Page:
The world is hurting, cracked, and broken, and our only hope is rock-solid, deep-caring, tough love.
Many people have written about the racism in this country much better than I can. People of color who speak from personal experience. Listen. Listen harder. Listen longer. Listen without feeling the need to defend or explain or do anything except listen to hear. That, for me, is the first step of deep-caring. I know what I have believed and assumed. And over-looked for too long. It’s time to listen long enough to hear the pain and the truth that we don’t want to hear.
Rather than denying any racism in me, which I have denied, maybe it’s time to ask: Where am I being racist? How am I discounting or ignoring the reality of people’s experiences? What unconscious biases do I have? What am I not seeing that I need to see? And what do I need to do to open my eyes? What does it take for me to step forward and say ENOUGH?
Like many others, in response to the murder of George Floyd, I felt rage. Unbelieving this could happen again. Still. Rage was followed by utter despair, followed by helplessness, followed by hopelessness. Helplessness. Hopelessness. Despair. Rage. All swirling inside me.
I knew I needed to get out of my helpless/impotent feelings and ask what I could do with the energy of my rage. Anger by itself is not enough, but anger put towards a worthy goal can be powerful. Particularly when we join together. Put our voices and our resources with those who are leading significant efforts.
Many thoughtful people are offering suggestions. Most of us are just numb. We need some time to process. And then we need to step forward. I have to feel I’m doing something, and so I at least committed to a few small steps. Hopefully, more clarity and understanding will lead me to bigger steps. In the meantime, here is what I am doing.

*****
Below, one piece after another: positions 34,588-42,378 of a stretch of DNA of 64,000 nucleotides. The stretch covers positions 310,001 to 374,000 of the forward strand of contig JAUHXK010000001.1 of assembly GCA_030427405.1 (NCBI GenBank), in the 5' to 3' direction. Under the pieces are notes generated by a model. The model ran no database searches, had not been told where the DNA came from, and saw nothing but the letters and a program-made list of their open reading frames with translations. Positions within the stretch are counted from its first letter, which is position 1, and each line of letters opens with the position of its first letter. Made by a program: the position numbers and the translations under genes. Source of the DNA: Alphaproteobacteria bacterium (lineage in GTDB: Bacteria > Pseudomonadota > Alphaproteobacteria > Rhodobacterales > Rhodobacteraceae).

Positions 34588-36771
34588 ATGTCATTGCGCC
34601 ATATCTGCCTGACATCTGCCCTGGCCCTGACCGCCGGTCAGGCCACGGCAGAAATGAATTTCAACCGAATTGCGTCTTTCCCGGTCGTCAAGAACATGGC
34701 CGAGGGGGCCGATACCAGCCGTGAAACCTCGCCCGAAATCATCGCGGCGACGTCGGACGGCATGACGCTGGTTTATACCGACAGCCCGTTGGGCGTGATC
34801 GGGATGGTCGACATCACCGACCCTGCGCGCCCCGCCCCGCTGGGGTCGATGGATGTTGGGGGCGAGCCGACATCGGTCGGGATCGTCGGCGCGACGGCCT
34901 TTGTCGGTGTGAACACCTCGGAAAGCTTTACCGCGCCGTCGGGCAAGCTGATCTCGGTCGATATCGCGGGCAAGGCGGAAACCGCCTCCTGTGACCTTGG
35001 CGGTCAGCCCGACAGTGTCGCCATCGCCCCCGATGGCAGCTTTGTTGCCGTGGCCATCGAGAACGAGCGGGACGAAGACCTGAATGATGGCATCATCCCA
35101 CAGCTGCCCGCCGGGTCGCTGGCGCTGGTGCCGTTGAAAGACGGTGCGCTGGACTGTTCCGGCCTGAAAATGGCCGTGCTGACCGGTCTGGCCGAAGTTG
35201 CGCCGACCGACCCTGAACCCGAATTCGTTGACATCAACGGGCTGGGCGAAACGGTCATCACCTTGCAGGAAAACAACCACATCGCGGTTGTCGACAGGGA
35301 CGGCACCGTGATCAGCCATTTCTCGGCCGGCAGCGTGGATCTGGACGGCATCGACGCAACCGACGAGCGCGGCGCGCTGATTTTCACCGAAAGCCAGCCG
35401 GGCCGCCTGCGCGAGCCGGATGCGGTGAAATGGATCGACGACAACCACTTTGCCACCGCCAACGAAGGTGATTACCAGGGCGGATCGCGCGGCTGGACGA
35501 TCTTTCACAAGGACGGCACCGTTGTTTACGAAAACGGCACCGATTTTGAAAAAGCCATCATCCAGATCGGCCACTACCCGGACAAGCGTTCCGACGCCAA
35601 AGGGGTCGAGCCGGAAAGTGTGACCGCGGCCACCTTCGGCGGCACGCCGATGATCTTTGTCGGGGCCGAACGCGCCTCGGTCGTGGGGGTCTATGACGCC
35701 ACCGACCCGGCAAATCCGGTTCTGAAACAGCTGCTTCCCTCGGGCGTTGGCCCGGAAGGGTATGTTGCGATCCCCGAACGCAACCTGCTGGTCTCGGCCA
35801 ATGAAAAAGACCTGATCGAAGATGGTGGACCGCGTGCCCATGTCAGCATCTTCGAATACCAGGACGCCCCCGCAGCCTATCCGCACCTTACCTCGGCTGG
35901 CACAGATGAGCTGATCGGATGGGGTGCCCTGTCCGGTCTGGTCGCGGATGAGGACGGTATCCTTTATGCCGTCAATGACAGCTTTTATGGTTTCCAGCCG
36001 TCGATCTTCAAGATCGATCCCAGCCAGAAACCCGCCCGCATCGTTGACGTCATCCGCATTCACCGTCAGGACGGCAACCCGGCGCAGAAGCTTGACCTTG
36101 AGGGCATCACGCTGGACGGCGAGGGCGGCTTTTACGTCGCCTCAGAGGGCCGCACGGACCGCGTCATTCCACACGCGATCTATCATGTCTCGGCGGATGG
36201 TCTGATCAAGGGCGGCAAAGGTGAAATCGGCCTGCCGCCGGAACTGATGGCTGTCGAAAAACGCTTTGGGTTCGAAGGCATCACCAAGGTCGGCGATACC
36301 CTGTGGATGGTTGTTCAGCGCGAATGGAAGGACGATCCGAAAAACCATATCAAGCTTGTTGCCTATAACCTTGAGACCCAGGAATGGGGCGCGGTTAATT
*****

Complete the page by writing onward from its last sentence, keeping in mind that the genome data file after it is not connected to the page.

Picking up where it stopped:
- Following the murder of Ahmaud Arbery, the FB group “Women Reading Great Books” compiled a list of 120 books on the topic of racism, most of them written by people of color. There have been several other lists of books posted. I can read. I can ask my book club to join me in reading and discussing them. It’s one step I can take towards better understanding. A few books have arrived.
- There are two women activists I am choosing to follow and learn from. Both are living examples of tough love. Both have calm, gentle voices, easy to listen to even when they’re saying tough things. They’re not yelling at me, scolding me, shaming me. They’re inviting me into a deeper truth. Rachel Cargel is an academic, writer, lecturer, activist. Her course, THE GREAT UNLEARN, teaches history from perspectives other than the white-washed version taught in schools. Valerie Kaur is an attorney, award-winning film-maker, and author who leads the Revolutionary Love Project. Her book SEE NO STRANGER: A Memoir & Manifesto of Revolutionary Love will be out in a couple more weeks. I want to sit at the feet of both of these wise, young women.
- In response to a solicitation from President Obama, I set up a monthly donation to the Democratic National Committee. We need people in leadership positions who will dismantle institutional racism in its many insidious forms. The administration currently in power has done the opposite, fanning the flames of hatred and racism. My contribution is not much, but it is a commitment to be more aware, more present, more involved. Because it matters.
George Floyd, not being able to breathe, gave me breath to say ENOUGH. Gave me breath to jump down off the fences that I too often straddle. Gave me breath to take the energy of my anger and commit to focused and meaningful action, starting with a few small steps I can take today. I’m sharing my steps for my own accountability, but also to say we have choices. We are NOT powerless. Each one of us could take one step forward.
The world is hurting, cracked, and broken. Every one of us can be a force of deep-caring, tough love. Every one of us is needed.